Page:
I’ve never played high stakes poker or bought in at a casino, though I do like to have friends over to play poker on occasion. It’s cheaper than going to a movie and much more interactive and relational. And I just like it. I like the interplay of the game. I like trying to read other people’s minds, while hoping they can’t read mine. I also like that whoever loses (Which usually includes me) hasn’t really lost anything. It’s an exchange of a few bucks for a night of good fellowship, while the winner gets to gloat a bit among friends. But even in our low-stakes games, the $5 we each put in gives the chips meaning. Someone will occasionally joke about how they just lost 10 cents on a hand, but all in all, there is a simulated feeling of real loss and real gain when someone rakes in a pile of chips at the end of each round.
I hosted a poker game on my birthday a few years ago. My friends paid for my $5 buy in. This was an interesting psychological experience. When I would lose a hand, I would simply say, “House money, baby!” And when I won a hand, I would feel like I had really won something, because I had. But playing with house money took the sting out of my losses. I didn’t actually have anything riding on the game. A loss wasn’t actually a loss. It was a refreshing and freeing feeling to play the game only being able to win.
We go through most of our Christian lives trying to win the big pot in the middle. And if we do win the big pot, the cycle of needing to win just continues. We won the hand, but now we must win the game, the game that never really ends.
This is reflected in the way we pray and in the things we think we are to expect from God. And man, does it produce a lot of disappointment and anxiety.
We go to God like it’s his job to give us our “Best Life Now.” Basically to answer all of our prayers and give us the life we want. But when we don’t get thing we are praying for, how do we feel? We feel like we just pushed all of our chips into the middle of the table and lost the hand. And now we’re broke.
When I feel this way about something I’m praying for (and not getting), God shows me how I’ve made this my “Best Thing.” The “Best Thing” being what I think will give me peace and joy, satisfaction and contentment, which is why I feel such a disappointing void when it’s not there. These are the things Jesus promises to give me from himself, not from a gift he bestows on me. In many respects, when I approach him like this, he becomes Santa Claus. I don’t care about him, I care about what he can give me. And it shows in the way I react if I don’t get what I want. If Jesus were my Best Thing, why would I be so downcast because I lost the poker hand?
It’s not wrong to pray for things or bring our requests and petitions to God (Philippians 4:6-7), it’s wrong when these things become idols. When they become the thing we think will give us joy, peace, satisfaction, and contentment. As if we didn’t already have these things in Jesus.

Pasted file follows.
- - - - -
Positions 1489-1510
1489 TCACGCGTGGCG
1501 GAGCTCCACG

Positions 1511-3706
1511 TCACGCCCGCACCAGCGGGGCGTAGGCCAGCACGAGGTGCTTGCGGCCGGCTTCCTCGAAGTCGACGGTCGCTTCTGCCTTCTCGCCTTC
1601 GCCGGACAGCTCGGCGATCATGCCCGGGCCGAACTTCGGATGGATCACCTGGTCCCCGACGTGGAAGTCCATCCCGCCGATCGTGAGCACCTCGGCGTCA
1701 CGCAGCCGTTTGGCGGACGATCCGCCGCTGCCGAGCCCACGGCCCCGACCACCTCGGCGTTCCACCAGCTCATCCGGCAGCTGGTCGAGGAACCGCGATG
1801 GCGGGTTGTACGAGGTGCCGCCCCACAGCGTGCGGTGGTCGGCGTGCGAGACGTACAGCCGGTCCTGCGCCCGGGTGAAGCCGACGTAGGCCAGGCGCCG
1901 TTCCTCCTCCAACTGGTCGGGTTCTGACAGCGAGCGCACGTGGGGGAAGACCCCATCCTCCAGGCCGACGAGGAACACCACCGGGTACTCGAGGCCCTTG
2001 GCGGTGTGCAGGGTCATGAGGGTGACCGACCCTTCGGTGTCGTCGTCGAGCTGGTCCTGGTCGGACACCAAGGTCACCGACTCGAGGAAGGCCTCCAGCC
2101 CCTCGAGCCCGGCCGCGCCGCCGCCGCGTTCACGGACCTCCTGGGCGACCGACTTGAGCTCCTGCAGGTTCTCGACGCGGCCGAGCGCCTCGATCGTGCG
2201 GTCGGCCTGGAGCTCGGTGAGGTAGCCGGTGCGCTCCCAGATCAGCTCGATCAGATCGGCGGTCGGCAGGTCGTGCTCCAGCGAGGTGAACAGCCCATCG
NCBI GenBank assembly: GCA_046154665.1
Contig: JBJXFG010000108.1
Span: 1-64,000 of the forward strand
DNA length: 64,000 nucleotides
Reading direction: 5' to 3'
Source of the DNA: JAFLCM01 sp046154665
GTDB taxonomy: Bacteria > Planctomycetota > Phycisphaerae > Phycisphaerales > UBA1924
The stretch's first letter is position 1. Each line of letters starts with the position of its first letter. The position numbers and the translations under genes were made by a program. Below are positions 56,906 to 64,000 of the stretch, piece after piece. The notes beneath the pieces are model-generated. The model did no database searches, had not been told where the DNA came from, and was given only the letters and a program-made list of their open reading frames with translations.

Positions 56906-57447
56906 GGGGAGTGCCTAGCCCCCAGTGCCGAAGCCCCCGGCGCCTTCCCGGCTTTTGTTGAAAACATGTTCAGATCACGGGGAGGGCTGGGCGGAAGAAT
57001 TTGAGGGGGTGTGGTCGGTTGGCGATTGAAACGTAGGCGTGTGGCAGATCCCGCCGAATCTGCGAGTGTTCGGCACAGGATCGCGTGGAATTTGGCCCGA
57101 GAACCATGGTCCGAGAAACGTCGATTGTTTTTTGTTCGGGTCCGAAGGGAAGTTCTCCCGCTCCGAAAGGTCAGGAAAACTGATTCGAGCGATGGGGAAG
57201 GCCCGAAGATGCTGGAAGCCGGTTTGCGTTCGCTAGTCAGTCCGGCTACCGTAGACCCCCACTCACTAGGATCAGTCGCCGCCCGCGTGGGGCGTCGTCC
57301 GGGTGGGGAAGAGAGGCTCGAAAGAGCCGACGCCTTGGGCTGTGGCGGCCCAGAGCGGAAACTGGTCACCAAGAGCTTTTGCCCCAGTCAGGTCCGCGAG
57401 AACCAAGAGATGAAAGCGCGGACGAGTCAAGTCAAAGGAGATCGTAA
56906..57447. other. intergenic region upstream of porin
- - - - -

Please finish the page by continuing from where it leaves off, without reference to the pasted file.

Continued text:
As if we weren’t already playing with house money.
An analogy used throughout Scripture for our relationship with God, and specifically Jesus in the New Covenant, is that of us being the bride and Jesus being our groom (Eph. 5:31-32). Our husband Jesus is to satisfy our desires for wholeness, intimacy, and peace. Imagine this prayer to Jesus:
Husband Jesus, please give me a different husband to make me feel whole, content, and valuable. Amen.
How’s that one going to go over? Exactly. Yet that’s how we pray over and over and over again.
But when Jesus is our Best Thing, it’s like playing with house money. We can’t lose! We have already found our peace, joy, and wholeness in Jesus, so when we bring our requests to him, there’s no way we are hoping to get these things out of these requests. It’d be like asking for a husband when you already have one!
They key is to realizing that we are playing with house money. We are sitting on the biggest pile of cash imaginable. We hold the credit card to the owner of the entire casino. And it’s time to enjoy!
By “enjoy,” I don’t mean get everything you want, your “best life now.” I mean enjoy Jesus! Enjoy what you already have in him. Learn to take the intimacy of your relationship with him deeper and deeper. He’s inviting you.
This is the type of enjoyment the Psalmist alludes to:
Better is one day in your courts
than a thousand elsewhere;
I would rather be a doorkeeper in the house of my God
than dwell in the tents of the wicked.
The Psalmist has found The Best Thing, and he’d rather have it than anything else. Do you and I feel the same way about Jesus?
You’ll know the answer to this based on how you feel when you pray for something that He doesn’t give you. This is something we are all going to fall short of time and time again. Don’t allow the realization of this truth to spiral you into shame for not being a good enough Christian, hear it as the invitation it is from Jesus. Let him be your Best Thing. Savor the truth that you God’s son or daughter. Spend relational time with Jesus today.
Sermon on 1 Peter 1:3-12:
- Ep. 92: Ken Wytsma on Chronic Pain, Compassion Fatigue, and a Theology of Suffering - February 5, 2024
- Ep. 91: Control & Hope Beyond Our Circumstances - December 13, 2023
- Ep. 90: Juanita Rasmus on Learning to Live in the Unmerited Love of God - November 10, 2023